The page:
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Old December 13, 2000, 12:20 PM   #1
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I'm totally new to reloading and need some info..

Looking at Lee products in specific…

With some dies and kits, it is advertised that you don’t have to clean the shells, is this true? Do you just have to clean the primer pocket, and size/chamfer the shell?
Do you always have to size and chamfer the shells?

If using Carbide dies, do you have to lube anything?

When do you need to use a “factory crimp die” vs a regular bullet seating die?

How is the ‘hand auto-primer’?

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Old December 13, 2000, 01:53 PM   #2
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I'll try to answer some of your questions. I'm sure some folks more knowledgeable than me will jump in as well. I use Lee carbide dies for straight wall pistol reloading. I always tumble my brass first to clean it of range grit, dirt, etc. I don't use any kind of lubrication on the cases, and since Im lazy, I don't clean primer pockets on my practice ammo.

I haven't used the Lee hand primer, so can't comment. I do use the Lee Factory crimp die for all my pistol reloading, and would recommend it highly. This die post sizes the case as well as crimping it. This insures it will chamber in pretty much anything, and works well for me, since I like to separate the bullet seating from crimping operation anyway. Hope this helps you some.
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Old December 13, 2000, 02:25 PM   #3
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jb26, don't believe everything you read. I, too, bought into the idea that I didn't need to clean my cases because my Lee carbide dies were so tough. I no longer labor under that illusion after ruining a .357 resize/decap die. Invest in a tumbler and clean your cases first. You'll be happy you did.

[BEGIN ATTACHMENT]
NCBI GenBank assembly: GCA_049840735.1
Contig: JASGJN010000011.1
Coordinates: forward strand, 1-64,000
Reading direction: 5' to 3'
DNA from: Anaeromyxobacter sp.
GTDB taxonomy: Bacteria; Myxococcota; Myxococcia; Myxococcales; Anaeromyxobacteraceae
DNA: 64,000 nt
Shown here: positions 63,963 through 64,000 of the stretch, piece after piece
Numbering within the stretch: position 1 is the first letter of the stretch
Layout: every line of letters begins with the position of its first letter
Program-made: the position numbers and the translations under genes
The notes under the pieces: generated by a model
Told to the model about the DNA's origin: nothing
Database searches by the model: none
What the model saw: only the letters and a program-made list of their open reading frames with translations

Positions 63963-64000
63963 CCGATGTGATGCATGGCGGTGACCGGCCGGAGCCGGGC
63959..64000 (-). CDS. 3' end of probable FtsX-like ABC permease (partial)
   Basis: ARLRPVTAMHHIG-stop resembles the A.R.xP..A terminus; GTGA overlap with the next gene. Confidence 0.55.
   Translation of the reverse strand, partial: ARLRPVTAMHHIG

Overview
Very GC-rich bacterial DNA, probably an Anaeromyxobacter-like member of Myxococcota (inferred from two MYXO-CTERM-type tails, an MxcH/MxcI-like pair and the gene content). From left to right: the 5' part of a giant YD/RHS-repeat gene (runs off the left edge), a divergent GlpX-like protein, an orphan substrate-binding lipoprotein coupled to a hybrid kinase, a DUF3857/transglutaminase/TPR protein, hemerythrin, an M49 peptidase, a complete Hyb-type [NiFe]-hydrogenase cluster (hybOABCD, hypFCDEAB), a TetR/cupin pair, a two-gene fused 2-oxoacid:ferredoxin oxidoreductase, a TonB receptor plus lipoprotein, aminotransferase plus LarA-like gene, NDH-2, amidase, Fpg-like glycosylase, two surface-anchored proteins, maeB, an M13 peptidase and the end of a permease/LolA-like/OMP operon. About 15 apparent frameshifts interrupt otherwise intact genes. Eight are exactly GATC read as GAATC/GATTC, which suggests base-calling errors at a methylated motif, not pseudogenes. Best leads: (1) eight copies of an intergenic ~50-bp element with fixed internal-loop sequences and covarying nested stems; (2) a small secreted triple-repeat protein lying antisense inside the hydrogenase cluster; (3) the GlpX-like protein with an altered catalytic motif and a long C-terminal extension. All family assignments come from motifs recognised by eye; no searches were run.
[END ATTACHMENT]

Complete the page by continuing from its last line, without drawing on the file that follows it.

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Old December 13, 2000, 02:44 PM   #4
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Lee Precision

It's not absolutely necessary to clean/polish your brass in a tumbler. Just wipe it off with a clean rag, make sure it's free of dirt, grit, and powder residue. I use to soak my brass overnight in vinegar, rinse with tap water, and dry it on a cookie sheet in an oven set on low. Save the vinegar and reuse it (it'll turn blue from the copper tarnish). Get a tumbler at some point but it's not required.

You don't have to chamfer case mouths every time you load, chamfer only after trimming. Lee makes a real good case trimming system, it's inexpensive and works well. You buy one cutter and then add pilots for each cartridge you load for.

Cleaning primer pockets IMO is not all that critical, especially if your loading handgun ammo.

If you use carbide dies you don't have to use any lube when sizing the cases. Carbide dies are only made for straight walled pistol cases like .38 Spl and .44 Mag, etc.

Factory Crimp dies are great for bottlenecked cartridges used in semiautomatic rifles. It lets you get a strong crimp without danger of buckling the case. Strong crimps are essential for semiauto rifles because of the way they feed. I like to use Factory Crimp dies on Magnum pistols as well, it keeps the bullet from jumping forward on recoil due to heavy loads. Either way I always crimp as a separate step, instead of crimping when seating the bullet. This causes less damage and deformation to the bullet, otherwise you're crimping while the bullet is still moving.

The Lee auto hand primer is an excellent tool. It's the standard all others are judged by. In the last few years some other companies have come out with their own versions of the Lee tool, they may or may not be better but the Lee tool is still very good and affordable. I bet I've primed 15,000 cases with mine.

If you haven't bought you dies yet I'd recommend Lee Speed Dies if you're loading for handguns. I really like mine. I use them with a Lee Hand Press and it's a real convenient set-up, since it doesn't require a bench, I do most of my loading off a coffee table sitting on the couch watching TV. -- Kernel
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Old December 13, 2000, 04:43 PM   #5
Calif Hunter
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Lee stuff

I use mostly Lee equipment now. I tumble my brass most of the time, but not always. I use Lee carbide dies for my handgun ammo, all being straight-walled. I use factory crimp dies for .357, .41 and .44 mag, especially with powders like H110 or W296. I also use the Lee hand priming tool. In fact, I bought two so I don't have to switch tools between large and small primers. I only clean primer pockets when they look like they need it. I even use the Lee collet dies on most of my rifle ammo. Good Luck!
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